Data from: Characterizing DNA preservation in degraded specimens of Amara alpina (Carabidae: Coleoptera)
Heintzman, Peter D. et al. (2013), Data from: Characterizing DNA preservation in degraded specimens of Amara alpina (Carabidae: Coleoptera), Dryad, Dataset, https://doi.org/10.5061/dryad.0179t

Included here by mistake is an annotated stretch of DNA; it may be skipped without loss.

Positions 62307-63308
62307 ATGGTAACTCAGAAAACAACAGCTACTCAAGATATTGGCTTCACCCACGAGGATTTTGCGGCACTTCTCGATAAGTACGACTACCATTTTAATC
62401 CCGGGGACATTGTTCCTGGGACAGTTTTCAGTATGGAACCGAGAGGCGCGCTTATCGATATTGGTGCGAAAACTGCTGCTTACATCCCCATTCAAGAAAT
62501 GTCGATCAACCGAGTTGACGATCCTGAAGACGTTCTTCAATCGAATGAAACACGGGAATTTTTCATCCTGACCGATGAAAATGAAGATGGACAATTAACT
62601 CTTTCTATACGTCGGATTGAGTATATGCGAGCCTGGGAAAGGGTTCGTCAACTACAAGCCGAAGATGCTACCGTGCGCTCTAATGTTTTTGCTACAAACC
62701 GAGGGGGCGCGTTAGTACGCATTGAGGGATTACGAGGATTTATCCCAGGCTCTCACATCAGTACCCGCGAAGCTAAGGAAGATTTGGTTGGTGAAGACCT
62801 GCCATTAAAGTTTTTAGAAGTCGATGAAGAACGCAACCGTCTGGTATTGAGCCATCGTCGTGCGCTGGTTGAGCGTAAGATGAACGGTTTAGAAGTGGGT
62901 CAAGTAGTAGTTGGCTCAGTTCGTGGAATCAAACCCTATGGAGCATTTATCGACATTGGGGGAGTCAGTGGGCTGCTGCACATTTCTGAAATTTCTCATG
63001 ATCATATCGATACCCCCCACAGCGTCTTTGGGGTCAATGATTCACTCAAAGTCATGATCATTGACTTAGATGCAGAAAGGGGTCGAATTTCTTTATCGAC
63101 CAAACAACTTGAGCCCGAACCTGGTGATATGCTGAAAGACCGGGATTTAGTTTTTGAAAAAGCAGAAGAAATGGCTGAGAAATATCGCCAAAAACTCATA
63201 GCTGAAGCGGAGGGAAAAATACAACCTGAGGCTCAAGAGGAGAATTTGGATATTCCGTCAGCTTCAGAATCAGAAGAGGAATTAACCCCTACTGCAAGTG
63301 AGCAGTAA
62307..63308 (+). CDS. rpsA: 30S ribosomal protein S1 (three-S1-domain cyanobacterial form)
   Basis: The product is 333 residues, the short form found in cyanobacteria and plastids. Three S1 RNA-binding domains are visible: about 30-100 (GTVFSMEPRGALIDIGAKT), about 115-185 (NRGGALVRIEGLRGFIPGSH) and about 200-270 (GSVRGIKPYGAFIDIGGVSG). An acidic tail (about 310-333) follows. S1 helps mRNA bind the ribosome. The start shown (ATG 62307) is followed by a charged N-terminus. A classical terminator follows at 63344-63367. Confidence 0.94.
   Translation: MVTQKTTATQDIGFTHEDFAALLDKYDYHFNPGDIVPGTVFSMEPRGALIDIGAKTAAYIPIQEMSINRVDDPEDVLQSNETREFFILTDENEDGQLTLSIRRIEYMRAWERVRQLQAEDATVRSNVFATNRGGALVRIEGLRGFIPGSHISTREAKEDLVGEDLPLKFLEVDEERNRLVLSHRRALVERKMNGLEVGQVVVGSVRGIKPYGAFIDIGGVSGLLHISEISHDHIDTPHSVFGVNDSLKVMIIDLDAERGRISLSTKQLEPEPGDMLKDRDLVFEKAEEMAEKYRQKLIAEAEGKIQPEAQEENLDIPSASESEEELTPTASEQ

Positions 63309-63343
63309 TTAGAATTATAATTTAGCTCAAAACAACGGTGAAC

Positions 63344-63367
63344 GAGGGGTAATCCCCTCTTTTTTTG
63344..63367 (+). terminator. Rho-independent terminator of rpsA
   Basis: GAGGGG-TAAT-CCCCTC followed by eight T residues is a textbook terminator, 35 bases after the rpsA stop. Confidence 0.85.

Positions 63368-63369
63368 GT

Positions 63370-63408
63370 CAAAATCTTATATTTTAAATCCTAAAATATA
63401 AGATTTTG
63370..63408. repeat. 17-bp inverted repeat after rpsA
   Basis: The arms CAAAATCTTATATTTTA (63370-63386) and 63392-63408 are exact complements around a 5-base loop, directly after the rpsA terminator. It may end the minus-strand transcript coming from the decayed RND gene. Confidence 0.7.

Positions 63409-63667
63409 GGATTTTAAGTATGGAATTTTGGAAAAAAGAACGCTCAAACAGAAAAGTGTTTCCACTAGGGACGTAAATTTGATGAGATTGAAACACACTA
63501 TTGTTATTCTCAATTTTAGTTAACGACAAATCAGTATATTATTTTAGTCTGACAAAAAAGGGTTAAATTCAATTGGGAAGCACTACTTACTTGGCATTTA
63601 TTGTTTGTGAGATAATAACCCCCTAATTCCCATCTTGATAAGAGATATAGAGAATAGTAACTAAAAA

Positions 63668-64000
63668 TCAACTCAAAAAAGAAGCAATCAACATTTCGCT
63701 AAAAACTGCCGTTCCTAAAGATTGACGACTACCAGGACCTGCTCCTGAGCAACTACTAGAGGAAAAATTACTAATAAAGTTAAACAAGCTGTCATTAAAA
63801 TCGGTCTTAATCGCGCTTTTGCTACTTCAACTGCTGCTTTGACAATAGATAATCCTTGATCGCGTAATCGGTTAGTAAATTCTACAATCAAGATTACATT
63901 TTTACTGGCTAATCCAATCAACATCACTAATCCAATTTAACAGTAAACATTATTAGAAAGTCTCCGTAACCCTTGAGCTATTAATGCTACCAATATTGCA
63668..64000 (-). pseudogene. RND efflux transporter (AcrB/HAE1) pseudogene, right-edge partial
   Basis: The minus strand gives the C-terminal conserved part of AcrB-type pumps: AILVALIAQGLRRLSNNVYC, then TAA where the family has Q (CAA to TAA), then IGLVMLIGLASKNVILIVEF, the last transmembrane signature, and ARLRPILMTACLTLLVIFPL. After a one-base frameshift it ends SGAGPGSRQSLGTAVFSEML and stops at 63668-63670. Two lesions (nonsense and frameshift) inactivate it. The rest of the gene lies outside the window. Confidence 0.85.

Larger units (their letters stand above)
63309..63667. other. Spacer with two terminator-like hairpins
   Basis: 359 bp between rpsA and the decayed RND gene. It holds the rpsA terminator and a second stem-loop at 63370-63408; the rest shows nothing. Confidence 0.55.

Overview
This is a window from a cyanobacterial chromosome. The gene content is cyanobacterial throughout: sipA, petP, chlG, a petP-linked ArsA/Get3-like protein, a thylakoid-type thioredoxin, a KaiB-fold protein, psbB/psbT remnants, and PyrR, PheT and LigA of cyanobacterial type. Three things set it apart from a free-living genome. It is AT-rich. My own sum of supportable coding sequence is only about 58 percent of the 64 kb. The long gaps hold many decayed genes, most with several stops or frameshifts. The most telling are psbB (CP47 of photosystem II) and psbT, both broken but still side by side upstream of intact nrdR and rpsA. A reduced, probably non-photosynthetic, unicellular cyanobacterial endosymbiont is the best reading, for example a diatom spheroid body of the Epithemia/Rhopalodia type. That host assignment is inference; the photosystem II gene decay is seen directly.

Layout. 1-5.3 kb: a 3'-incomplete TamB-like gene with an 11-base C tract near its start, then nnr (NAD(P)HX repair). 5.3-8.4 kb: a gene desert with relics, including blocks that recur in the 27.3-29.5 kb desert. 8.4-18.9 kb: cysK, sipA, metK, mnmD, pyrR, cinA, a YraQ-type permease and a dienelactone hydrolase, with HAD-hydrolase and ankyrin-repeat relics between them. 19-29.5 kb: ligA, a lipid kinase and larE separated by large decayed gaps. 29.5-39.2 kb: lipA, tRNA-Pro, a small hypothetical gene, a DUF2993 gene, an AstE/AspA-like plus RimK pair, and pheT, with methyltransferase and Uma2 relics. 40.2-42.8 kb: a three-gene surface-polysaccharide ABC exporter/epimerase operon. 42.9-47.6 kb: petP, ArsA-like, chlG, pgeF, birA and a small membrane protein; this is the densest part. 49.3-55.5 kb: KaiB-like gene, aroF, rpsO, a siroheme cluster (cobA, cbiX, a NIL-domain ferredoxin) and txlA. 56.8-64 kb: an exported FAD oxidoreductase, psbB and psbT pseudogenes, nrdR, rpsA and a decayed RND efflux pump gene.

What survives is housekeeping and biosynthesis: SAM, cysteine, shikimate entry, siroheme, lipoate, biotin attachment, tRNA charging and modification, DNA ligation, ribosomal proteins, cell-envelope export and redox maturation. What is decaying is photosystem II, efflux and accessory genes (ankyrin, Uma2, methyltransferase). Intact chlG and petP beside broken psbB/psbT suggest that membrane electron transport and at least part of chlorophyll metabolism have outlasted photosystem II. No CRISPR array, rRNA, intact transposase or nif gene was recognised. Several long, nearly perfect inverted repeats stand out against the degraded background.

DNA preserved in degraded beetle (Coleoptera) specimens, including those derived from dry-stored museum and ancient permafrost-preserved environments, could provide a valuable resource for researchers interested in species and population histories over timescales from decades to millenia. However, the potential of these samples as genetic resources is currently unassessed. Here, using Sanger and Illumina shotgun sequence data, we explored DNA preservation in specimens of the ground beetle Amara alpina, from both museum and ancient environments. Nearly all museum specimens had amplifiable DNA, with the maximum amplifiable fragment length decreasing with age. Amplification of DNA was only possible in 45% of ancient specimens. Preserved mitochondrial DNA fragments were significantly longer than those of nuclear DNA in both museum and ancient specimens. Metagenomic characterisation of extracted DNA demonstrated that parasite-derived sequences, including Wolbachia and Spiroplasma, are recoverable from museum beetle specimens. Ancient DNA extracts contained beetle DNA in amounts comparable to museum specimens. Overall, our data demonstrate that there is great potential for both museum and ancient beetle specimens in future genetic studies.